But now she was her own boss, teacher and educator. She even had a website with links to her Menu for the Week, Testimonials and photos of students smiling while tackling the pluperfect.
Juan had come on the recommendation of his sister Maria - one of her earlier students He’d surprised her by turning up on her doorstep just as she was about to leave to collect him at the airport. He’d arrived early and hitched a lift – he didn’t want to put her out he said.
There was a glint in those dark eyes that instantly made her a little sheepish and she was aware of her own flushed chitter chatter, as she showed him round her compact Victorian terrace.
It had been the start of an unusual week’s teaching as unlike his linguistically challenged sister Maria, Juan’s English was surprisingly impressive. Her lesson plans had been torn up and replaced with in-depth discussions about her business, life and interests. She had been flattered when he said how Maria had praised her cooking – particularly her tiramusu – and she’d broken her menu plan and made it twice in one week. He’d been so complimentary about the many handmade crafts in her home…. Even admiring the embarrassingly overstuffed embroidered cushion – the outcome from her brief foray into re-upholstery night classes.
The small twinges of uncertainty about her student had never risen above the quickened heartbeat and extra layer of lipstick in the morning. They had only started to rise, like bubbles oozing up through a thick and reluctant syrup when he hadn’t returned this afternoon.
She was sure he knew when they should leave for the airport and her panic had briefly subsided when she found the suitcase already packed in his room. He was just running late, she consoled herself – perhaps a last minute shopping trip to get a gift for Maria.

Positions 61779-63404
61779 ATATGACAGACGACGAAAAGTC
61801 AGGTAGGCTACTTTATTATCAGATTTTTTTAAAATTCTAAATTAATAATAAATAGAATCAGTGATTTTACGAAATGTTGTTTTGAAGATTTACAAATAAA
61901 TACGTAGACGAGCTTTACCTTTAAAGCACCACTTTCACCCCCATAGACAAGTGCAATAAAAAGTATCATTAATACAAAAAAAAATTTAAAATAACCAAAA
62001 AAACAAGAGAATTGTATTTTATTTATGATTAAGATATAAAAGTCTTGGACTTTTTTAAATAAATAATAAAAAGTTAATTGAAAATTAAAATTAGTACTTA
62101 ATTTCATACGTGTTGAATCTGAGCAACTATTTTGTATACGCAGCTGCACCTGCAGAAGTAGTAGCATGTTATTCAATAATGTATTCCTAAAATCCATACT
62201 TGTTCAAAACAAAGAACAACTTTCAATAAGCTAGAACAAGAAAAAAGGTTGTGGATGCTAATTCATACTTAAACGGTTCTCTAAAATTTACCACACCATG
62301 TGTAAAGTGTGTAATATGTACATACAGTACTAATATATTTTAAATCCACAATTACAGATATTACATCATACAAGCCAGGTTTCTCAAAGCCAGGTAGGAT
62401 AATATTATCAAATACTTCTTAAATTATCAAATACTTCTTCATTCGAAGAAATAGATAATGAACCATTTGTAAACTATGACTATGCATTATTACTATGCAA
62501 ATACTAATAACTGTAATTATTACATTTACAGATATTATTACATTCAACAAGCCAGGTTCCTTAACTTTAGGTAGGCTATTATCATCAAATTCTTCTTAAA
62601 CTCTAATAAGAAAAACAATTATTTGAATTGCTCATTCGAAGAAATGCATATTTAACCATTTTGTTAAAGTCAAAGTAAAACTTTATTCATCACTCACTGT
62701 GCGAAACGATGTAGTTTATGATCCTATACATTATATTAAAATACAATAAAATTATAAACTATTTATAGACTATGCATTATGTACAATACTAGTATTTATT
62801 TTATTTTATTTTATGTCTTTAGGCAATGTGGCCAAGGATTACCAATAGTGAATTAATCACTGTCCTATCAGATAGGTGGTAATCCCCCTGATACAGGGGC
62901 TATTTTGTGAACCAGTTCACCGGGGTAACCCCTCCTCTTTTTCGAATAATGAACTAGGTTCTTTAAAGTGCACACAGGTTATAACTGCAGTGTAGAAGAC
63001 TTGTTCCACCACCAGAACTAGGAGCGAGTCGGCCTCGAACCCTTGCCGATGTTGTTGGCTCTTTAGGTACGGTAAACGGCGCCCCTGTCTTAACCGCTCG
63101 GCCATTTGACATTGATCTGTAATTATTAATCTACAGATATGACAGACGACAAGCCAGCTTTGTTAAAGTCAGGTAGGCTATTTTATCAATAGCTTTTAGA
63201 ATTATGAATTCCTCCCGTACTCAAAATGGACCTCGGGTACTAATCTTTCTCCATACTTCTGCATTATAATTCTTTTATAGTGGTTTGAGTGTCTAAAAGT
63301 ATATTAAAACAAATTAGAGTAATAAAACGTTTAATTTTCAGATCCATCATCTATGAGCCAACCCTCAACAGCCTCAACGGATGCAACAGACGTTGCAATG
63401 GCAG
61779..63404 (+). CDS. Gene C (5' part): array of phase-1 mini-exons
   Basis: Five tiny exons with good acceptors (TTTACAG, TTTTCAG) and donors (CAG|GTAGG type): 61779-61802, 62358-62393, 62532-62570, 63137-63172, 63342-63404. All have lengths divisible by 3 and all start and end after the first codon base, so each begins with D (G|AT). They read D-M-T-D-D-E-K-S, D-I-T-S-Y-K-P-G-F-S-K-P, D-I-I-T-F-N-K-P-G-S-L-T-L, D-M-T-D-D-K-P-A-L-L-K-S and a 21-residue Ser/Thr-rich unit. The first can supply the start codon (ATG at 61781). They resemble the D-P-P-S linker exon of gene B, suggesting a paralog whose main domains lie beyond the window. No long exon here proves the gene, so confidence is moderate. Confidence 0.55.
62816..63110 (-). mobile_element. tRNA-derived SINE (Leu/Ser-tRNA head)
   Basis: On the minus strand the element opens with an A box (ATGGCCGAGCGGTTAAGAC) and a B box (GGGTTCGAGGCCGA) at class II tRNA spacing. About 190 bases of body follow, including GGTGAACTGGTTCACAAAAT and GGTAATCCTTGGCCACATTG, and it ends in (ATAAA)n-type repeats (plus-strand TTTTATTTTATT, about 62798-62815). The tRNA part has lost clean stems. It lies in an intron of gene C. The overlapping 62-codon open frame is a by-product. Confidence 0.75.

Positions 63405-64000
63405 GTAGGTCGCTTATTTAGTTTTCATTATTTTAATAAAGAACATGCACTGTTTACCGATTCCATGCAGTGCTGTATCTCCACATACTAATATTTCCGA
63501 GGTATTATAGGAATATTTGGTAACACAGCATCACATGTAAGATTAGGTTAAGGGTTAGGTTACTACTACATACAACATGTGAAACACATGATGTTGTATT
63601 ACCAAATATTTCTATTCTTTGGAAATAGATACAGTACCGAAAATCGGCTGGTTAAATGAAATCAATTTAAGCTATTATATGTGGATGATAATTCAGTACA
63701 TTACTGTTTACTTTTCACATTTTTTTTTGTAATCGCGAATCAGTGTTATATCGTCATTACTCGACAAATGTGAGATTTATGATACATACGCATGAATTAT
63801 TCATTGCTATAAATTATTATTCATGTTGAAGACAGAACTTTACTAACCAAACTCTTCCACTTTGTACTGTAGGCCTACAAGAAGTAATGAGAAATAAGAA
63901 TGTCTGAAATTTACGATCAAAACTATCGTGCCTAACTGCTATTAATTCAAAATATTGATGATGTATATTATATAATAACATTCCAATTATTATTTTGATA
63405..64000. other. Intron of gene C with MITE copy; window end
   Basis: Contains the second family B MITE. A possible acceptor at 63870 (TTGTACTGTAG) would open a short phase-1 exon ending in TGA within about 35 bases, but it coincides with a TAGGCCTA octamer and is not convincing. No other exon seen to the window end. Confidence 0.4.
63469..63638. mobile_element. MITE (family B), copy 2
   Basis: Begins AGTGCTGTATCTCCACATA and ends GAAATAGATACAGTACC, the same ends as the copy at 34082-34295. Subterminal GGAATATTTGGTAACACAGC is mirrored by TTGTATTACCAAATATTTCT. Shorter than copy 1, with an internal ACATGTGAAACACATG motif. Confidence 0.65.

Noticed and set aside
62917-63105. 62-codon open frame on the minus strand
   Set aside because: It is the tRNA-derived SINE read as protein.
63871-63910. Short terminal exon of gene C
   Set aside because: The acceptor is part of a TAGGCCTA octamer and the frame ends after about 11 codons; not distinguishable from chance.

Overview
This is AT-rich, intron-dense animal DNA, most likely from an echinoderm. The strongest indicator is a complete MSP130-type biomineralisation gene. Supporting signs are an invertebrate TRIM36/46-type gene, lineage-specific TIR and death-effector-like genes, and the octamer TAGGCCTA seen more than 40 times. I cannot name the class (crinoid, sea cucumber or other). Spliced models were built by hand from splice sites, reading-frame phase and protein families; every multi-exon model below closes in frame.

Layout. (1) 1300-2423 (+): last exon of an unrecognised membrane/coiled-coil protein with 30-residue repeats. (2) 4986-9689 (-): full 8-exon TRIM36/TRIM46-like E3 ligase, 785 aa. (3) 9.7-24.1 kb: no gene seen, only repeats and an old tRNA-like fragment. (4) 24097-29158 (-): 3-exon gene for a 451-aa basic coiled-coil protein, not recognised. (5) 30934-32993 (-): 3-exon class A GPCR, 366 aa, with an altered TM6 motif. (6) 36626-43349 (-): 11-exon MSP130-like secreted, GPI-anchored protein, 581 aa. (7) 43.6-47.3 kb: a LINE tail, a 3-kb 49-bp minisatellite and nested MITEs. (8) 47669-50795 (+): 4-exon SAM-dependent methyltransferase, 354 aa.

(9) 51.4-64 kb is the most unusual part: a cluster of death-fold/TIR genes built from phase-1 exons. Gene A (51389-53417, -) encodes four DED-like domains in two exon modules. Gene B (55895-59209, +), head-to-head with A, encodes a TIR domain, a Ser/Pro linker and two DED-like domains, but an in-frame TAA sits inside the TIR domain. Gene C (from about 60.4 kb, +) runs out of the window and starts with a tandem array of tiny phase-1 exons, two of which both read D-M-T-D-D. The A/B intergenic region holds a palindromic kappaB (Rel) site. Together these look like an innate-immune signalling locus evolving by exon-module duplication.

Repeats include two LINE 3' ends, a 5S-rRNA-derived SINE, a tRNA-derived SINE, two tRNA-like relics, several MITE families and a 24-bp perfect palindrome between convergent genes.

What was it about Maria that caused a small mental bubble of doubt to form?
Then she realised. She couldn’t remember Maria ever mentioning a brother. And Maria’s testimonial on her website made her even more unsettled… “Everyone should come and study with Lucy! I recommend to all my friends. And her cooking! – the best Tiramisu ever.”
It was when she tried to phone that she noticed the flashing message light. The call must have come in that morning when she’d been frying up his English breakfast. It was impossible to hear the phone from the kitchen, yet from the dining room it was impossible to miss. Juan must have heard the message being recorded – yet he had not said anything about the Bank wanting her to call them urgently.
She laughed at her paranoia. He would be back for his case soon. He wouldn’t just leave all his things and disappear!
So she had sat there, twitching. It was only after the intended flight had long since taken to the air when she had placed the screwdriver into the lock.
She lifted the lid and her heart froze as she stared into the case. It was totally empty except for one sickeningly familiar, overstuffed embroidered cushion.